What Is a Limit Order?
A limit order is a conditional order to buy or sell a stock below or above a certain price point or better. Limit orders are the opposite of market orders, which are orders executed immediately and at the current market price. Limit orders are useful tools for trading in stocks that do not have much liquidity and are volatile. They can also help individuals plan for and reach investing goals by setting price targets for stocks.
How Are Limit Orders Used?
If a trader sets a limit order of $100 to buy a stock that is trading at $120 at that time, then the order will not be executed until the stock’s price falls to $100 or below. The trader can attach an expiration date to the order to ensure that it is deleted, if the stock’s price fails to move in the desired direction.
Limit orders can be used to buy or sell stocks (and other securities):
- Buy limit orders are stock purchase orders that are not executed until its price falls below a desired price.
- Sell limit orders are stock sale orders that are not executed until the stock’s price rises above a desired price. For example, if a trader sets a sell limit order of $150 for a stock that is trading at $120 at the time of the order, then the order will not be executed until the stock’s price reaches $150 or higher.
While limit orders will only be fulfilled by the order’s specified price, it does not guarantee execution since the order is executed only when a given condition is reached. Limit orders also work on a first in, first out basis. Hence, an order’s execution depends on the number of orders ahead of it.
Research has found that informed traders make less use of limit order as compared to uninformed traders. Informed traders, in this context, refers to institutions and trading firms which employ specialized experts with several years of trading experience. Uninformed traders refer to individual traders who do not have as much experience or access to information at their disposal as institutions.
The difference in trading patterns for use of limit orders is primarily due to the flow of information. Institutions are privy to greater information regarding a stock and, as it flows through the market, are able to leverage it to their advantage through the use of limit orders. In contrast, uninformed traders are driven by liquidity in placing their limit orders. For example, they often use limit orders to garner profits from stocks with low liquidity. Or, they might use limit orders to ride the momentum of increased trading in a stock.
Limit Orders vs. Stop Orders
Limit orders are similar to stop orders, but stop orders are executed as a market order once a stock’s price moves past a certain price point. Because a stop order is executed as a market order, the actual price shares are bought and sold for might be worse than the price chosen to trigger the order. Limit orders, in contrast, will only be fulfilled at the price specified by the limit order. If a limit order is placed for 1,000 shares at $10 and the price drops to $10 but only 500 shares are available at $10, a limit order will only purchase 500 shares. A stop order would, by contrast, purchase 1,000 shares as soon as the price of the stock reaches $10, even if only 500 shares are available at $10 and the remaining 500 shares are bought at a price higher than $10. Additionally, limit orders are visible to market stakeholders but stop orders remain invisible until the price point specified in the order is met.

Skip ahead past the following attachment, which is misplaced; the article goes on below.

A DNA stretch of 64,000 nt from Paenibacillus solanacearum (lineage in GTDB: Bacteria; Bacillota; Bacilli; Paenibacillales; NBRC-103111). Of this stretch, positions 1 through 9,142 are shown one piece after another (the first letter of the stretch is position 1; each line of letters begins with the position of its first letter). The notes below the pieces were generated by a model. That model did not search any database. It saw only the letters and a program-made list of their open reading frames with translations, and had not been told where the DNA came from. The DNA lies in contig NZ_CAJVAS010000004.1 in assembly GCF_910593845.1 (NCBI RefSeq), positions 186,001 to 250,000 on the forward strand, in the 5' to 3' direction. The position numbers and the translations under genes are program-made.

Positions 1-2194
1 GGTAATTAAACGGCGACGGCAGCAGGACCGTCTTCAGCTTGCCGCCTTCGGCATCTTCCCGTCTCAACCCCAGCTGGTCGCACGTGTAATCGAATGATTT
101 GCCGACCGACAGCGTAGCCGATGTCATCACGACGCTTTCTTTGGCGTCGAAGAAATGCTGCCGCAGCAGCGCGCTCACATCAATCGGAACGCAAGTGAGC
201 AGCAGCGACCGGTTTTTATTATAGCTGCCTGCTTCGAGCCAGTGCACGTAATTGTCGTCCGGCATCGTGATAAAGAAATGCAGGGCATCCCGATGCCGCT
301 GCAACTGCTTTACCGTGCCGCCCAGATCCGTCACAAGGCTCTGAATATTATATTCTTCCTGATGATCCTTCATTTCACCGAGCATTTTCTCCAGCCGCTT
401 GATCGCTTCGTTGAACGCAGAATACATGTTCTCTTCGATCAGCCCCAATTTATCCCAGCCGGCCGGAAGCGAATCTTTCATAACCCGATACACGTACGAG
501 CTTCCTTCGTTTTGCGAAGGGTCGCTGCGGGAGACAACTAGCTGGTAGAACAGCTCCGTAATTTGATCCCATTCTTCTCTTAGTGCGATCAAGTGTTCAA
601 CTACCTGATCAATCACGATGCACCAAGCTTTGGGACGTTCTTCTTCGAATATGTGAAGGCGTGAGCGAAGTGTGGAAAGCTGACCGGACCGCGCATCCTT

Limit Orders vs. Put Options
Put options are contractual promises to sell a security at a pre-determined price and within a given duration of time. The seller pays a premium to an option’s writer for the promise to purchase a given security at a future date. Put options resemble limit orders in that both enable traders to purchase a stock at a pre-determined price and profit from a change in its price direction.
However, there are a couple of differences between the two. First, put options cannot be cancelled at a trader’s discretion unlike Limit orders. For example, if you sell a put option for a stock to go from $50 to $40 in the next 30 days and its price starts rising in that timeframe instead of declining, then you cannot cancel the option. You will have to let the option expire worthless. There is also monetary loss involved, in the form of premiums, for the seller. This is unlike limit orders, which can be canceled at will if a security moves in the wrong price direction.
Put options can also curtail losses and profits. Suppose the security’s price, in the example above, moved in your desired direction, i.e., it fell below $40, and then started rising again. But it did not occur within the timeframe for your option. Placing a limit order would have triggered a purchase of the security. In contrast, the put option sale would have expired worthless. Therefore, you were unable to profit from your trade. The opposite of this situation is also true. Suppose that the security’s price does not fall. The downside risk in this situation for the option’s writer is mitigated partially because they can still eke out a profit from the premiums paid by the seller.